In “Broken: Seeking Justice”, a follow-on series to “Broken: Jeffrey Epstein”, Palmeri gives these women the opportunity to explain the claims they have made and what they allege happened to them.

10. Sweet Bobby

Sweet Bobby” is not a “regular true crime podcast”, said the Financial Times. In this episodic investigation, Alexi Mostrous unpicks what Tortoise Media describes as “one of the world’s most sophisticated catfishers”.

For more than a decade of her life, Kirat Assi was deceived by a catfish, someone who creates and uses false online identities to lure victims into a relationship with them. It’s “an extraordinary story that’s made even more powerful by Mostrous’s empathetic and wide-ranging reporting”, the FT continued.

11. Murder Mile

Walking tour guide and podcast host Michael J. Buchanan-Dunne takes listeners on an exploration of the more than 300 mysterious deaths that have taken place in West London.

He also runs a top-rated true crime tour in Soho but “no matter where you’re listening”, “Murder Mile” promises “you’ll feel like you’re actually there”. It’s a “brilliantly clever idea”, said The Telegraph, and each case is “totally gripping”.

12. The Teacher’s Pet

The Australian’s 2018 podcast series “The Teacher’s Pet” was downloaded more than 28 million times before being made temporarily unavailable for Australian listeners in May 2019. Over 16 episodes, investigative journalist Hedley Thomas examined the unsolved disappearance of Lynette Dawson, a mother of two who went missing in 1982.

The series “made legal history in Australia after being cited by a judge” as one reason a murder trial of her husband, Chris Dawson, could not take place in 2020, said Vulture. Subsequent developments in the case raised “challenging questions about the apparently insatiable appetite” for true crime, which presents podcast producers with a “legal tightrope”, said The Guardian.

13. The Witness

Joseph O’Callaghan was 18 years old when he became the youngest person to go into witness protection in Ireland. In this ten-episode series, O’Callaghan tells his life story, and explains what happened when he assisted the courts in convicting two drug dealers of the murder of a rival gang member, Jonathon O’Reilly.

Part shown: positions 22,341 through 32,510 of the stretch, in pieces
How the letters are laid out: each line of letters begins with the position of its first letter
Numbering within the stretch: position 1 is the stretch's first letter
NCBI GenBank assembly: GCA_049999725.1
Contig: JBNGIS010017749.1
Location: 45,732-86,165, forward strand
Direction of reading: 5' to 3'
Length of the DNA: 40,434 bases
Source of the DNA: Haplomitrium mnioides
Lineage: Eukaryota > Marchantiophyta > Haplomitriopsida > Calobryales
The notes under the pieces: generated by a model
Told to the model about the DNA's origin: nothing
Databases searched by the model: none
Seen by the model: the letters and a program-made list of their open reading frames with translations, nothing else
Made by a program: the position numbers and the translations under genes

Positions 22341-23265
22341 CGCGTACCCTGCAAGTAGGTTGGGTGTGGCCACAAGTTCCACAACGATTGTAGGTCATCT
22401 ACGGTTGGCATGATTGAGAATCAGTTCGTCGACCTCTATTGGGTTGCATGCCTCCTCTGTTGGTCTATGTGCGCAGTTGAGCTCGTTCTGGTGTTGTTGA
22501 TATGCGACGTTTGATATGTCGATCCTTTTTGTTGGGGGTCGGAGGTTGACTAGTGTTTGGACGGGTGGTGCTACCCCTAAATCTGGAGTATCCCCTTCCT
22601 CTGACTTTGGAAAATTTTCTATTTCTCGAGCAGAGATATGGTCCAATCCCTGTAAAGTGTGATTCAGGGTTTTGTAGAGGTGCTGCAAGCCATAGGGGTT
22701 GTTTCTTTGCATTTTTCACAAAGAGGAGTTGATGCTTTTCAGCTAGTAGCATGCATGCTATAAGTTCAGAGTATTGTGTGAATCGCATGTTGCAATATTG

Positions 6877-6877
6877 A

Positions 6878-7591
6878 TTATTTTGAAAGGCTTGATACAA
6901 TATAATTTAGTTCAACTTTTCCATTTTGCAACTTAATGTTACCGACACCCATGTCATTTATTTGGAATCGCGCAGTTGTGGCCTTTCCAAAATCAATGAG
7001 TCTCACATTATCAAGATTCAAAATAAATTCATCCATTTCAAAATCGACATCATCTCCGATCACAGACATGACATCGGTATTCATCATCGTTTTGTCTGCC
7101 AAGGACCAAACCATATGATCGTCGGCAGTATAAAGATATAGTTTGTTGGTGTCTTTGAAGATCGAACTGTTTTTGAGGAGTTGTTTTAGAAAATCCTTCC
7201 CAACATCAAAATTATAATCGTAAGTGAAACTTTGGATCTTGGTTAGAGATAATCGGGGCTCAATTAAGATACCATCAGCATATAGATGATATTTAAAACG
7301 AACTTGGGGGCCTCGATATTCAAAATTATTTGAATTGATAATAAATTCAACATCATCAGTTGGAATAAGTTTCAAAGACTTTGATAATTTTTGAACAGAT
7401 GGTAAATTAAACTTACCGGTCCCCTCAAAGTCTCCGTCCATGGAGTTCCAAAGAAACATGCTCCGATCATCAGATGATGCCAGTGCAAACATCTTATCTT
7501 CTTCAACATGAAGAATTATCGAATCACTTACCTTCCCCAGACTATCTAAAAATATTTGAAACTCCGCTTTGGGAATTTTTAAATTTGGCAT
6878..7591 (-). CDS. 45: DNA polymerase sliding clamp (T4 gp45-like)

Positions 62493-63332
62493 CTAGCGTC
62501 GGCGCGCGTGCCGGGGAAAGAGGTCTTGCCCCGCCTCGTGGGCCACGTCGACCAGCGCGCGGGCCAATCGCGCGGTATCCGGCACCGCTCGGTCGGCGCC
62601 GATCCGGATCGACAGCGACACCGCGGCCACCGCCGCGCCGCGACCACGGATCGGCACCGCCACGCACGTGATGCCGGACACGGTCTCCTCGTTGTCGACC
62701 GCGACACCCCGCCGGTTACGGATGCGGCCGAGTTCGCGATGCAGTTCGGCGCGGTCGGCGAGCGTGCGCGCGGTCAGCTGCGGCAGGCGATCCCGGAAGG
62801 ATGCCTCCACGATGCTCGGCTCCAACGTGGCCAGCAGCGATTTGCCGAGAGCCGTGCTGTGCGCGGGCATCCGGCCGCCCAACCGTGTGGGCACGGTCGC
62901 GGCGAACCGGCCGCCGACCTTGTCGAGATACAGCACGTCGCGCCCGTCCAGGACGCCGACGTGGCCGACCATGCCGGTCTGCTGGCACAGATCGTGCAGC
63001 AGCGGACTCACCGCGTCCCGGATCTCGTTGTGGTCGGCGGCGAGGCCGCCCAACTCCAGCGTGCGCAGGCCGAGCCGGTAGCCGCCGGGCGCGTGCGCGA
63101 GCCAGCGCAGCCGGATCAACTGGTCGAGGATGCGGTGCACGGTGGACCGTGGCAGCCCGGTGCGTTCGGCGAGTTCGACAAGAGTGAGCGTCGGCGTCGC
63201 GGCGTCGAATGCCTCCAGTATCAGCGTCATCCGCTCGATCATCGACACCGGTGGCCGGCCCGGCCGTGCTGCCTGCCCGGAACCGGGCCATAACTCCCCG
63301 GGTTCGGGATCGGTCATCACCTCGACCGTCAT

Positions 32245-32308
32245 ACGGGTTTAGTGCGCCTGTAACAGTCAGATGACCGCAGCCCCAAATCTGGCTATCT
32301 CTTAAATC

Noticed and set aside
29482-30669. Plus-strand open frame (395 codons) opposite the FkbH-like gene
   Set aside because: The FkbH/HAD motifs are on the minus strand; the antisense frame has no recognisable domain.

Executive producer Nicola Tallant has written a book of the same name. “Groomed into gangland and forever a prisoner to his past, Joey tells his story with conviction, honesty and a rawness that I have never heard before or since,” she said.

14. Bad Bad Thing

In 2018, Jennair Gerardot walked into a home in the suburbs of Philadelphia and shot Meredith Chapman before turning the gun on herself.

Chapman and Gerardot’s husband, Mark, had been having an affair. Over the course of the series, listeners hear recordings made by Jennair in the months leading up to the crime that give insight into her frame of mind. Clinical psychologist Dr Ramani Durvasula joins host Barbara Schroeder to shed her expert insight on these recordings, and the wider case.

15. The Missing

“The Missing” is “a well-researched and ethically sound addition to the true crime genre”, said The Guardian. With the help of Missing People charity, host Pandora Sykes, formerly of “The High Low”, looks into unsolved cases of missing persons in the hope of bringing new attention to them and help people still searching for their loved ones.

Sykes told Grazia magazine that she’s interested in “storytelling with a purpose”, and said the podcast “doesn’t just exist for our entertainment”. Locate International, an organisation of police detectives and criminology students, was also involved in the project, and was looking again at cases that had gone cold.

16. Hoaxed

“Nowadays you can’t expect to start a conspiracy about a murderous paedophile cult in an upmarket area such as Hampstead without attracting the attention of a podcast producer,” said James Marriott in The Times. And this one, about a satanic cult conspiracy which began in the leafy north London neighbourhood back in 2014, has “attracted the best in the business” – namely, Alexi Mostrous and Tortoise Media.

“Hoaxed” is “thoroughly researched and thoughtful reported”, said The New Statesman’s Anna Leszkiewicz, but it’s “grim entertainment”. The six-part series is “lurid in all the awful ways it has to be to keep the momentum of a podcast of this kind going”, said Marriott. If you’ve have been looking “for the next ‘Sweet Bobby’”, then “this is it”.

17. Bad People

In the BBC’s “Bad People”, criminal psychologist Dr Julia Shaw and comedian Sofie Hagen team up to examine “properly horrible people”, said Miranda Sawyer in The Observer: “murderers, cannibals, sexual abusers, corporate psychopaths”. In doing so, they shed some light on the human psyche.

The hosts are “loquacious and funny”, and Shaw shares “fascinating information” between the pair’s “bants”. The back catalogue has more than 90 episodes to binge.

18. The Patsy

The 1976 car bombing of journalist Don Bolles is “one of the most famous murders in Arizona history”, said Arizona’s Family. The unsolved case remains “shrouded in mystery and intrigue”, and is the subject of a new podcast, “The Patsy”.

A Phoenix local, Max Dunlap, has twice been convicted of the murder, but his daughter Karen Graham claims “there is more to the story”, the news outlet added. After reading letters written by her father in prison, Graham believes he became the “scapegoat for powerful men with a motive to kill Bolles”. More than 40 years after the crime took place, Graham shares her story for the first time.

19. The Shrink Next Door

Wondery’s 2019 podcast explores “what it’s like when a relationship with a psychiatrist goes terribly wrong”, said Rolling Stone. When journalist Joe Nocera began investigating the relationship between his neighbour, Marty Markowitz, and his neighbour’s psychiatrist, Isaac Kerschkopf, he “discovered a deeply layered story of manipulation and betrayal”, said Time magazine.

A dark comedy drama of the same name starring Will Ferrell and Paul Rudd was released on Apple TV+ in 2021. A two-star review from Empire suggests crime fans might be better advised to tune into the more highly-rated podcast instead.

20. Crime Junkie